I loved the practical advice. It was very real and encouraging. It was honest and tongue in cheek. I wish it were longer. I was disappointed when it ended. I wanted more.
I don't think the book would have been as good if Patrick Lawlor had not read it. I actually thought Scott Adams himself was reading his own story. It never felt like I was being read to. It always felt like I was listening to someone on a stage, talking to an audience from his heart. No notes, just speaking. It was engaging and fun. Something about his vocal tone and pitch was truly pleasant. I am very grateful to have the privilege of listening to a true story teller.
The ending was a bit hokey. It went on for 2-3 chapter trying to convince the reader, or critics how the book is real and his story is true. It went against the rhythm and feel of the entire book. And, why? Why at the END of the book be defensive about it? If someone read that far, then they're all in, aren't they? I would have like to hear some more upbeat and positive tales other than "after that everything was great".
Someone who needs unfounded advice for everything they do.
I bought Scott Adams because I thought it would be funny. Instead, it's Scott Adams telling us how to do everything, such as thank people graciously and make conversation. I wasn't looking that kind of advice, and wouldn't seek if from a cartoonist. Succeeding in making a cartoon strip does not, in my opinion, qualify him to tell me how to make conversation.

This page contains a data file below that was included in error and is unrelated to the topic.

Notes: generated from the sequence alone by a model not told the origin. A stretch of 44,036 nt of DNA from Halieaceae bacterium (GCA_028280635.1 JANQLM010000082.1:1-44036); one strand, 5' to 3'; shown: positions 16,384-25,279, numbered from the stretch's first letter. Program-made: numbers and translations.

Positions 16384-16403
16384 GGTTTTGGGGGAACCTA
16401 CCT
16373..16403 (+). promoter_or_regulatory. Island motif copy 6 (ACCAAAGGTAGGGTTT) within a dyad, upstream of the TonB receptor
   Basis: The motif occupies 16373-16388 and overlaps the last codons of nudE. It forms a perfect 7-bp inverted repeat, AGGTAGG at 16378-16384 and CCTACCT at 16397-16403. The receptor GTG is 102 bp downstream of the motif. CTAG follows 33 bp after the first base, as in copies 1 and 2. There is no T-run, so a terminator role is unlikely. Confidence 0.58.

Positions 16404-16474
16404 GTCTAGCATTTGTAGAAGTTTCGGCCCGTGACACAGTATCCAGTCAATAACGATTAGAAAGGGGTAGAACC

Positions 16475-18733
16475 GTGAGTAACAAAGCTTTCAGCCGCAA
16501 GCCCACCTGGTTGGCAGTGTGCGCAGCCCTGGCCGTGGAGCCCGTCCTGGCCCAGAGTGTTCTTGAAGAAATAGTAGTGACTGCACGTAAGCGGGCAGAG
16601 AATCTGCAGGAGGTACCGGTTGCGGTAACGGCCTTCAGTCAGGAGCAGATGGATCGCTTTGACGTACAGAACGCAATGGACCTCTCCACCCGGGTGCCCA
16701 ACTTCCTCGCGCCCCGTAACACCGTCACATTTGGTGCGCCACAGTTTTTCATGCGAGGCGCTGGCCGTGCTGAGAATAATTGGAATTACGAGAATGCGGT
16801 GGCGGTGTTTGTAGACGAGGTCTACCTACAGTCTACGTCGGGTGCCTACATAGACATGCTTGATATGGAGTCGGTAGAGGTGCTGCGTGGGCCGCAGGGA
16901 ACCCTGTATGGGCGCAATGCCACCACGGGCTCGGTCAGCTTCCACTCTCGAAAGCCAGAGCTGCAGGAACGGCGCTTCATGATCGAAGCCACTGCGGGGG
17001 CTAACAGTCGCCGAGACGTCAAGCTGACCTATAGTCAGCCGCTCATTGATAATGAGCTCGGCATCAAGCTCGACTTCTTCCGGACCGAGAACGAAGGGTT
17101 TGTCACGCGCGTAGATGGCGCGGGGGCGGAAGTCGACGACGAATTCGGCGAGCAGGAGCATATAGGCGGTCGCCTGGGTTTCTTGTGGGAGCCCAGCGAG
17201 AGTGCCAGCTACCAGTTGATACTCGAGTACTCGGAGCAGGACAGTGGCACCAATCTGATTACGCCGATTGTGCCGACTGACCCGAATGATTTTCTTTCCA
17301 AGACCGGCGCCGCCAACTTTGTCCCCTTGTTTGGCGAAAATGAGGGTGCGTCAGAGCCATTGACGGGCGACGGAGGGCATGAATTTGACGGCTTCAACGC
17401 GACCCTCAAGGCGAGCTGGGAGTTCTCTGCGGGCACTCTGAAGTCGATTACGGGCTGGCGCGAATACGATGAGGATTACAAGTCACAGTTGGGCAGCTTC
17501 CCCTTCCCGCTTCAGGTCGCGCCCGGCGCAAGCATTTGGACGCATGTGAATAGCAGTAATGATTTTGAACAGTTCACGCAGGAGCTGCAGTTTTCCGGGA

Performance was fine.
Disappointed in Scott Adams. His advice may be fine when he gives speeches for particular purposes to particular groups, but is a bunch of self-righteous drivel when bunched together in a book.
I stopped partway through. Don't want to hear this junk.
The emperor has no cloths, this book has no story.
He neither detracted nor added to it -just there.
Scott, seems like a nice fellow, but not very interesting, certainly not interesting enough to be the subject of a book.
Maybe it's just me, but book struck me as "what can I do now to squeeze more money from Dilbert".
Just a proud daddy of the most beautiful girl in the world
The stories were funny but thought provoking. I found the concepts he presents to be useful and even though it might not be a self help book it helpd me.
No this is the first one
Yes in fact started today and I am almost finished.
Scott Adams is so funny and very intelligent.
If you're looking for the humor of Scott Adams, creator of the Dilbert comic strip, keep looking. If you're looking for one man's ideas about diet, exercise, and self affirmations, and his suggestions about how to apply them to your life, then this might be the book for you. I was not looking for a self-help book. I bought this because it was an Audible Daily Deal, AND because it was written by Scott Adams. It turns out that those reasons, alone or in combination, are not sufficient reasons to buy an audiobook, and least not for me. I almost chose to not finishing this book. I got pretty tired of hearing the same ideas, and the same disclaimers about them not being "advice" (read CYA here), over and over again. The only reason I chose to finish the book is that I do not like it when other reviewers give reviews of books they have not read, and I wanted to get on here and let others know that this is a self-help book, not humor. I enjoy the Dilbert comic strip, and believe that I will continue to enjoy it for some time to come. I will have to think long and hard, however, before I ever purchase another book by Scott Adams. When I finally got the the end of the book, my immediate reaction was along the lines of, "Thank GOD! Now I can listen to something I'll enjoy."